Early History of San Ysidro Health
In 1969, San Ysidro Health’s Founding Mothers came together with a common mission that would set the tone for health and well being in their community for generations to come. The mothers, with their entire families, typically had to travel to University Hospital in Hillcrest to receive medical care. This was often a day-long trek transferring from bus to bus. To solve this problem, the Founding Mothers formed el Club de Madres to help their children and people in the community find affordable and culturally-appropriate health care in their own neighborhood.
At that time, only one physician served the 7,000 largely Mexican-American population in San Ysidro, a primarily agricultural community.
In early 1969, three of the Founding Mothers found their way to Dr. Ruth Covell, who was then the Assistant to the Dean of University of California San Diego’s (UCSD) School of Medicine in La Jolla, California. Dr. Covell, a current San Ysidro Health Board Member, was familiar with funding sources for such projects and was drawn to the Founding Mothers vision, passion and conviction. Despite language differences, Dr. Covell and the Founding Mothers developed a plan of action. From the beginning, the objective was to deliver medical services as well as provide jobs within the community and inspire young people to seek health careers.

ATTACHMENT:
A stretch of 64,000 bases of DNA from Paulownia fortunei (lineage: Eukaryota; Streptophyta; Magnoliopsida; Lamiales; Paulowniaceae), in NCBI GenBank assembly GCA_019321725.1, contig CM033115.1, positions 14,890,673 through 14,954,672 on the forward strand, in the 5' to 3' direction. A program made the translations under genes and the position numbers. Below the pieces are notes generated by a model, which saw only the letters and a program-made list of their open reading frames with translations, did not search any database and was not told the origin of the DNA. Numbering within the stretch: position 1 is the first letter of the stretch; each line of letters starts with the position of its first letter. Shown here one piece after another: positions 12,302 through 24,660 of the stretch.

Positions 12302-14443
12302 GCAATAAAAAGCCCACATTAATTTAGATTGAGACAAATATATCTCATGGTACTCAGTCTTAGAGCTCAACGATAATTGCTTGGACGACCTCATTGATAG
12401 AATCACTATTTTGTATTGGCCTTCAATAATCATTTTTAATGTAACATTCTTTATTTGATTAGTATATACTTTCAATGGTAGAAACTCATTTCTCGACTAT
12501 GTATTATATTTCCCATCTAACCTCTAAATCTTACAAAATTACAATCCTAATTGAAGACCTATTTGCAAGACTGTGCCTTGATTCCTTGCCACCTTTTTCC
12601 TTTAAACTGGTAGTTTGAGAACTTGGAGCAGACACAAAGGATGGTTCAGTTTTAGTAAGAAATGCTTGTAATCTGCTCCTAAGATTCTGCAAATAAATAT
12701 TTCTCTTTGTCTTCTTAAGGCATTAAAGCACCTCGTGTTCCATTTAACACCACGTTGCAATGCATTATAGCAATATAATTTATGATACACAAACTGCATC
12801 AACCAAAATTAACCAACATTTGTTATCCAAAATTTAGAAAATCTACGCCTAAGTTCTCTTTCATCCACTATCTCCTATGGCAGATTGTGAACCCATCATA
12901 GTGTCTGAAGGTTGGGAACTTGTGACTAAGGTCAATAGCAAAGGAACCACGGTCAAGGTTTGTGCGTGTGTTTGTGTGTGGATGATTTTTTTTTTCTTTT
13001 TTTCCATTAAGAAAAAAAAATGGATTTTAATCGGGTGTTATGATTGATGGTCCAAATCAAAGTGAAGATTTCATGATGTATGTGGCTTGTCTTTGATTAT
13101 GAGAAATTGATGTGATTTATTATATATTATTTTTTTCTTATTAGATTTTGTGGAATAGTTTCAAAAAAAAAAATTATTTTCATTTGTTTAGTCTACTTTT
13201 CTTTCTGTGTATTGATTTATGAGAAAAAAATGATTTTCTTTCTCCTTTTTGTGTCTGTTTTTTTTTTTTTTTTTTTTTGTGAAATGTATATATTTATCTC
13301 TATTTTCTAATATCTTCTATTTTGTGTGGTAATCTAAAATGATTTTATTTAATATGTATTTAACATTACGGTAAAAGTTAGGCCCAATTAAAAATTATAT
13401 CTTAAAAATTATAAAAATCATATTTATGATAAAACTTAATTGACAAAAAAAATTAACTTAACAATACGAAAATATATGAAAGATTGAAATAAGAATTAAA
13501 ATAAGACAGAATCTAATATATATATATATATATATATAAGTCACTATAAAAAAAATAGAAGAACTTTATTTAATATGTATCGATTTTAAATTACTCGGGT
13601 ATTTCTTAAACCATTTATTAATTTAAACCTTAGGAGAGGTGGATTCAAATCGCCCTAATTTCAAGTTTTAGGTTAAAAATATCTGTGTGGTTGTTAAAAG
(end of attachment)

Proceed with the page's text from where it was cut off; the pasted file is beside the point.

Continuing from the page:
La Casita opened its doors in August of 1969 at 223 Mesa Boulevard in San Ysidro, California. Approximately 40 patients per day were seen by three volunteer nurses and two physicians, two afternoons per week. The Founding Mothers’ commitment continued. They volunteered their time and met frequently with children in the community to discuss current and future growth.
The Founding Mothers developed San Ysidro Health’s mission statement. The mission of San Ysidro Health is to improve the health and well-being of the communities we serve with access for all.
San Ysidro Health’s Founding Mothers formed el Club de Madres to help their children and people in the community find affordable and culturally-appropriate health care within their own neighborhoods.
OUR LEGACY VIDEO
We invite you to view our Legacy video which tells you the beautiful story of how a group of concerned mothers in San Ysidro, with limited formal education, organized their efforts and came together with the vision of having the best care available for the most vulnerable in their community — children and seniors and the ill.
Several decades later, the founding mother’s legacy is alive and well within San Ysidro Health’s thriving, expanding network of community clinics, program sites and caring employees.